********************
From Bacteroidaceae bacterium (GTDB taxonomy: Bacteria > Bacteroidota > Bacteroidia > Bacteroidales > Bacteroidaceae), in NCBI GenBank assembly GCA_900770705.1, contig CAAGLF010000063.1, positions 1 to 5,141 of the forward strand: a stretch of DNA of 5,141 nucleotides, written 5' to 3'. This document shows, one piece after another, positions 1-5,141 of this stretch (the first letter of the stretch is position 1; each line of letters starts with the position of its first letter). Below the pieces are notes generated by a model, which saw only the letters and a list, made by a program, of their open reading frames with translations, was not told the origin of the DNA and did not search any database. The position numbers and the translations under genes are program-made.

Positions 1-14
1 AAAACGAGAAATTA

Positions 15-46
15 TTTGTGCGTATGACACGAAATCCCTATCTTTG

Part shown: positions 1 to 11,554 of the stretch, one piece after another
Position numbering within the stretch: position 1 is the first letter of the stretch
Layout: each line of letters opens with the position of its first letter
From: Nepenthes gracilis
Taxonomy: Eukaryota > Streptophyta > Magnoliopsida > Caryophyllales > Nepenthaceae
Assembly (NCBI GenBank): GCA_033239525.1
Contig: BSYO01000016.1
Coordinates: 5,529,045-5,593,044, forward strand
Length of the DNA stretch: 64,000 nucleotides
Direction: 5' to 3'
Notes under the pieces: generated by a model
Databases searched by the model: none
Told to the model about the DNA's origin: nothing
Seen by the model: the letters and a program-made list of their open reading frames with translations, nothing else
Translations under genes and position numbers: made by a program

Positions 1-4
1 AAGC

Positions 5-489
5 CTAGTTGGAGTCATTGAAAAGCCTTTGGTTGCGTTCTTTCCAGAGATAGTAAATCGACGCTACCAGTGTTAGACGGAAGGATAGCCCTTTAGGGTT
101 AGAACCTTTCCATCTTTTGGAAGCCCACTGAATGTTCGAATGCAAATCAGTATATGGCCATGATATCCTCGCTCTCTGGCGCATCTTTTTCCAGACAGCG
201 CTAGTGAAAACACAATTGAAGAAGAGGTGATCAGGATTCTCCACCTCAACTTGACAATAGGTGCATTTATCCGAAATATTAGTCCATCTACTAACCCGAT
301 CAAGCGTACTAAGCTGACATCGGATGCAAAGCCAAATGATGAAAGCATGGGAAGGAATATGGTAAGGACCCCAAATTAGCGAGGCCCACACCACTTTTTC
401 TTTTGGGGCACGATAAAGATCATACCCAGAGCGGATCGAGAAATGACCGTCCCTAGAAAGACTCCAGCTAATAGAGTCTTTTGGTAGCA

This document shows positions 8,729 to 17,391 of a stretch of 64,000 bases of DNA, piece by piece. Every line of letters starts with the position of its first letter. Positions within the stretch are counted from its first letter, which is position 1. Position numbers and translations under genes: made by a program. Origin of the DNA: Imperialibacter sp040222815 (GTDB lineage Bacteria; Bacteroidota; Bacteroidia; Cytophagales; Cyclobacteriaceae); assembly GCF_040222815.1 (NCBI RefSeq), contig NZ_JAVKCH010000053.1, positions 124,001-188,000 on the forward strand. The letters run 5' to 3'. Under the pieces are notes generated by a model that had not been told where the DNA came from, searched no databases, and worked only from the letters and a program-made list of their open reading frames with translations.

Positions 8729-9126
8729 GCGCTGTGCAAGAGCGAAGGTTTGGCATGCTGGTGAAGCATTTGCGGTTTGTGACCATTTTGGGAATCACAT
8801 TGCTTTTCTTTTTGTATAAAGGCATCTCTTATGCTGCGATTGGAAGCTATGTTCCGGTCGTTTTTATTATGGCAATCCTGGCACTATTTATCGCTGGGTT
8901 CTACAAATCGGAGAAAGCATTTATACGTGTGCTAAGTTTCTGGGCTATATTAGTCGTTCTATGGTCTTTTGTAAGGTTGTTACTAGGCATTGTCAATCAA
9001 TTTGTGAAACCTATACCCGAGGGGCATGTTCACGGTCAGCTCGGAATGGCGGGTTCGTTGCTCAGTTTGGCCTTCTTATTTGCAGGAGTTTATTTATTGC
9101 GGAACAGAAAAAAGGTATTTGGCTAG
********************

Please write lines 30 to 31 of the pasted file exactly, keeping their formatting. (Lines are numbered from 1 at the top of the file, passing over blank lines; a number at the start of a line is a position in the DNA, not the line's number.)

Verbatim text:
Positions 8729-9126
8729 GCGCTGTGCAAGAGCGAAGGTTTGGCATGCTGGTGAAGCATTTGCGGTTTGTGACCATTTTGGGAATCACAT